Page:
With the unsurprising news that Brian Westbrook probably should miss a week or two, attention turns to his back-up, rookie LeSean McCoy.
And based on what we've seen so far, that's not a good thing.
We've been complaining so far about the Eagles' running game, but actually, it's not been the same for everyone:
The Eagles are actually tied for 11th in the league in yards per attempt, but as you can see, that's a number that's heavily influenced by the superlative contributions of DeSean Jackson. If you take him out of the mix, that 4.35 drops to 3.73.
But even that doesn't tell the whole story. There's one running back who actually has a pretty decent per carry average ... the aforementioned Brian Westbrook. And Leonard Weaver is doing fine as a short-yardage specialist.
Which means that for all the talk of a shuffling offensive line and maybe some poor gameplanning, one way of viewing these data is that the whole thing comes down to LeSean McCoy.
And I do mean down. His FO numbers look even worse:
Westbrook's numbers aren't great, certainly not up to his usual standard, but for a guy who was struggling to get up to game speed early in the year, they're not terrible. If he qualified for the rankings, he'd be #14 right now in terms of DVOA.
Shady, on the other hand, whew, that's some terrible stuff. You can tell he's played more against some better defenses than Westbrook has (his DVOA adjustment is smaller than Westbrook's), but his rankings across the board are coming in the 30s. That's bottom of the barrel stuff.
The biggest question, of course, is why. The simplest explanation -- that he's just not very good -- doesn't seem borne out by the other evidence we have: 1) great college production, 2) good measureables, 3) doesn't look like he sucks when you're watching him.
Another possibility is that this is a statistical anomaly. Possibilities there would include: 1) different defenses, 2) small sample sizes, 3) one or two big runs from Westbrook that are throwing off the mean.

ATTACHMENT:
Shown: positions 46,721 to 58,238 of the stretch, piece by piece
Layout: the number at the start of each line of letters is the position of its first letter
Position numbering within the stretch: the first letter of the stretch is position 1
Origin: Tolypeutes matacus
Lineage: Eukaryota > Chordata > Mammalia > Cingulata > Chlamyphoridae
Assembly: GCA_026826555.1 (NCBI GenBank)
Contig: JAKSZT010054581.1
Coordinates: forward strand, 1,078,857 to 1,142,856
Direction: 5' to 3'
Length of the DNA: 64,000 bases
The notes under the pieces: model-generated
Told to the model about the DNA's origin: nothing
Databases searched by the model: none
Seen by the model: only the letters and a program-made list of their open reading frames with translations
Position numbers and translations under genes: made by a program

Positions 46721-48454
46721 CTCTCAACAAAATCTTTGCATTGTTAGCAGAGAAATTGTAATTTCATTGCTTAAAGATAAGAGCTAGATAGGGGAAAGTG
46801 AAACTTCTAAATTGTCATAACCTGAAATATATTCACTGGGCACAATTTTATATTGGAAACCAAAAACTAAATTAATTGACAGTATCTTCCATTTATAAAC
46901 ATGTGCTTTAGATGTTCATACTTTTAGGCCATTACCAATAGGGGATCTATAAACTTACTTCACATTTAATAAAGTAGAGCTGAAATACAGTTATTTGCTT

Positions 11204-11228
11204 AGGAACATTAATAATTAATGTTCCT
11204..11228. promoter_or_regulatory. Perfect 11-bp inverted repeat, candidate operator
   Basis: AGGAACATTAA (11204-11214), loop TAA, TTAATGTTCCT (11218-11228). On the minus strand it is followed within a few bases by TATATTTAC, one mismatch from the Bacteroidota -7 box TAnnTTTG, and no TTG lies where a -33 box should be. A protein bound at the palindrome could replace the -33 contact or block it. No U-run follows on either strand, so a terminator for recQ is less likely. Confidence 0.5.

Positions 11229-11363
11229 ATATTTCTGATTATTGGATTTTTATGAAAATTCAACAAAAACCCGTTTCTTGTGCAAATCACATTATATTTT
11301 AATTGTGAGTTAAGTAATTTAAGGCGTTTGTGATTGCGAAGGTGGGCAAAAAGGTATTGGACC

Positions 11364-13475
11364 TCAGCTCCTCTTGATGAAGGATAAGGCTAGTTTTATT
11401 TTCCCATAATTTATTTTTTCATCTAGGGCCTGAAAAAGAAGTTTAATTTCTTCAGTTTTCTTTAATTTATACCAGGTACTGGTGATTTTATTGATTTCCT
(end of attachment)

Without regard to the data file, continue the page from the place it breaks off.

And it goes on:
To address issue one, we have the FO adjusted numbers above, as well as this chart:
Shady got the bulk of his carries in two games. Against KC, he was reasonably effective. Against Washington, he wasn't. And you can take out the Washington game without really affecting the overall differences (it becomes 4.8 vs. 3.9).
There's nothing we can do about the small sample sizes. But we can look to see if only a couple runs are skewing the averages. Histogram (percentage of carries):
There seem to be a few issues here. The first is that Shady's accumulating more negative runs. We've seen a couple times this year when he's tried to reverse field against an entire defense -- which rarely ends well.
On the other hand, if you're getting tackled in the backfield, that's generally a blocking issue. But what's interesting is that Westbrook and McCoy have the same percentage of runs that go for less than one yard. It's just that Shady gets more negative plays and Westbrook has more zero-yard stuffs. My theory there -- assuming, again, these numbers are even meaningful at this level -- is that Westbrook might be just darting forward to take his medicine on those plays, while McCoy tries to make something happen -- and ends up going backwards.
McCoy also has a lot more one-yard runs (hole misidentification?), but the next big difference you see is really at the 4-6 yard level. Those are runs that in almost any situation would be classified as at least a partial success. Westbrook has been much, much better at accumulating those runs than Shady has. In fact, if you group up those numbers a bit to get a smoother chart, you end up with this:
So what does this all tell us? It's by no means definitive, but the numbers certainly suggest that the issues here are related to the backs themselves, and not other factors. That doesn't necessarily mean McCoy isn't a good back, but it might mean that he's not yet figured out how to run effectively in this offense. And it also might mean that if Westbrook is out for a week or two, we need to start thinking about getting Eldra Buckley a few more carries.
Overall, I doubt Buckley can match up to McCoy in any way, but Correll Buckhalter demonstrated quite conclusively that a change of pace back can have success in this offense if he sticks to a handful of fast-hitting plays, doesn't think too much and just runs hard through the hole. Might be worth seeing if Buckley can be the same guy, if McCoy doesn't get off to a fast start on Sunday.